Daniel and I spent our honeymoon in Istanbul, a magical city with heavenly food. One of the most distinct and memorable dishes was one we sampled at the house of a friend of a friend. Engin Akin, an expert on Ottoman palace cuisine and a crackerjack cook, invited us over for a historic meal inspired by what the sultans ate during Ottoman times.
I was expecting to be awed by the food, but I did not expect my favorite dish to be a humble bulgur pilaf. It looked plain and brown, but the flavors exploded on my tongue—hints of cinnamon, allspice, and plenty of butter. It was so good that I immediately understood why a sultan who could command dishes from anywhere in his far-flung empire would insist on bulgur.
This pilaf is inspired by those fragrant yet homey flavors. However, instead of cooking the bulgur traditionally with sautéed onions and stock, I cook it in plenty of water, like pasta, which lets me simmer it until the grains are just tender, and I don’t have to worry about getting the amount of liquid perfect.
After cooking, I added the spices and butter and some tender shoots of Swiss chard to give the dish some color and a vegetable quotient, along with dried apricots for sweetness and pistachios for crunch. Overall it’s a heartier, more filling, and less nuanced dish than the one Ms. Akin served me, but no less compelling for its lack of authenticity.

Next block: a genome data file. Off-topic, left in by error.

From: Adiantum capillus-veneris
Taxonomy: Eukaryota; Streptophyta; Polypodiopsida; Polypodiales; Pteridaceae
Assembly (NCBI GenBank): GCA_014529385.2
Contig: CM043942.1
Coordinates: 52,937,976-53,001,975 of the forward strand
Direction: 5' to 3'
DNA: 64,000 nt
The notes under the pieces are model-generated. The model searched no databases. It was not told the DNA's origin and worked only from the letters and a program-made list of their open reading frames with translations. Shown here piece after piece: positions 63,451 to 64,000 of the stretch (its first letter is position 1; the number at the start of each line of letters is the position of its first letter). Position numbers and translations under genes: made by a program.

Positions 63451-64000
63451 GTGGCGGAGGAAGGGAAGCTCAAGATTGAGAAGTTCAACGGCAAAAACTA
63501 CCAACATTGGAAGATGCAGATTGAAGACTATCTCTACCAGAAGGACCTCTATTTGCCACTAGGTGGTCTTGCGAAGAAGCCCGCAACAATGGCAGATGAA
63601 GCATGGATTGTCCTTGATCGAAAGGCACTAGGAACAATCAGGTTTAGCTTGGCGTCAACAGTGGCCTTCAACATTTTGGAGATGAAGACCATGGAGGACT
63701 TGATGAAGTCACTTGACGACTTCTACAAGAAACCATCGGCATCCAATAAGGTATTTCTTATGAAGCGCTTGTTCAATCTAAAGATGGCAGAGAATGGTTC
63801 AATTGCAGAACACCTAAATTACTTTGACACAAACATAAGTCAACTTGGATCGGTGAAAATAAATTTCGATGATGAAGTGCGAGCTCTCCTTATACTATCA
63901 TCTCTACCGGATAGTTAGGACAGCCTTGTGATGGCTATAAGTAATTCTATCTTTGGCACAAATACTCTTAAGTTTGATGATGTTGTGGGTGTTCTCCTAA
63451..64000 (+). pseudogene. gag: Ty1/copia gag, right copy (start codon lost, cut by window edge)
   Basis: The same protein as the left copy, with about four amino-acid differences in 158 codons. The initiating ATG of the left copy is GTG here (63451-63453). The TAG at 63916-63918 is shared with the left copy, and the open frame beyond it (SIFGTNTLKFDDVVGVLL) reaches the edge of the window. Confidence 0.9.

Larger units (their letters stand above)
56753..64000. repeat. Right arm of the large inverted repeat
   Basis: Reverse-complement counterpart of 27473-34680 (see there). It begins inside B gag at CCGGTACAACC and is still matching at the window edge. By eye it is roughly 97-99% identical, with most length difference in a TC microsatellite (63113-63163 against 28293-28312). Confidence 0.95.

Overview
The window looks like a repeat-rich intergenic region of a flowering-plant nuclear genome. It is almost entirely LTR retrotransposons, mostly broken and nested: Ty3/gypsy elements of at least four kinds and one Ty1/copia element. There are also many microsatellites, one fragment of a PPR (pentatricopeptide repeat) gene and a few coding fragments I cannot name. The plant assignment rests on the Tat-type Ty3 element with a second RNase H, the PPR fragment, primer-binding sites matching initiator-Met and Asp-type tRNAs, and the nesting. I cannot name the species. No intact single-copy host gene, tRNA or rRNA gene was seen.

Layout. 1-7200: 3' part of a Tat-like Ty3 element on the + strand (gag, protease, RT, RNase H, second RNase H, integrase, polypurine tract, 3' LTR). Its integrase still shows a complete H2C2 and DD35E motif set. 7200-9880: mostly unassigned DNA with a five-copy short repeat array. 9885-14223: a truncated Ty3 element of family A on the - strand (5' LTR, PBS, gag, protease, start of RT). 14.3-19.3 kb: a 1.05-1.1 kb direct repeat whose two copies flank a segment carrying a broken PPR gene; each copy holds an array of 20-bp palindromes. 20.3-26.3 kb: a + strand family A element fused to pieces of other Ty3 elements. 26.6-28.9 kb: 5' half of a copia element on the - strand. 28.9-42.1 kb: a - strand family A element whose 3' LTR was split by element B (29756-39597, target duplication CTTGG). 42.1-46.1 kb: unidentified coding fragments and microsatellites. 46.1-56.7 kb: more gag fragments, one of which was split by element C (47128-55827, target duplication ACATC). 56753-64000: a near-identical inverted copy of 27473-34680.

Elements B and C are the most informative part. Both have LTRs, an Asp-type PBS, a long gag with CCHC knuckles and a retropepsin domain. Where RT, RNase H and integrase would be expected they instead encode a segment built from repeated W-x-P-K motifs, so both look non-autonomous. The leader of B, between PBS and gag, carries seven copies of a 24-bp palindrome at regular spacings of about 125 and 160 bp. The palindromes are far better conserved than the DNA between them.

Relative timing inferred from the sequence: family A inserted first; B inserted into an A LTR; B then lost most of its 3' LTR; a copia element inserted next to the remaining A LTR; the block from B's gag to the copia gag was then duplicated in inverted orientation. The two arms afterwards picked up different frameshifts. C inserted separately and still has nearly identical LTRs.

Favorite Recipes from Melissa Clark's Kitchen by Melissa Clark
1. Bring a large pot of salted water to a boil. Add the bulgur and cinnamon stick; cook for about 9 minutes. Stir in the apricots and cook for 2 to 3 minutes more, or until the bulgur is tender (this might vary depending on how coarse the bulgur is). Drain well and discard the cinnamon stick.
2. In a large skillet over medium-high heat, melt the butter. Add the pistachios, cumin, and 1/4 teaspoon of the salt. Cook, stirring, until golden, about 2 minutes. Transfer to a bowl.
3. Wipe out the skillet with a paper towel. Return it to medium heat and add the oil, garlic, and shallot. Cook, stirring, until the garlic is fragrant, about 30 seconds. Add the chard, remaining ¼ teaspoon salt, and the pepper. Cook, tossing, until the chard is wilted, about 3 minutes. Stir in the bulgur mixture and pistachios. Toss over the heat for 1 minute, until warmed through. Transfer to serving plates and drizzle with lemon juice or pomegranate molasses.
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Recipe reprinted with permission from Favorite Recipes from Melissa Clark’s Kitchen by Melissa Clark (Black Dog & Leventhal; 2018)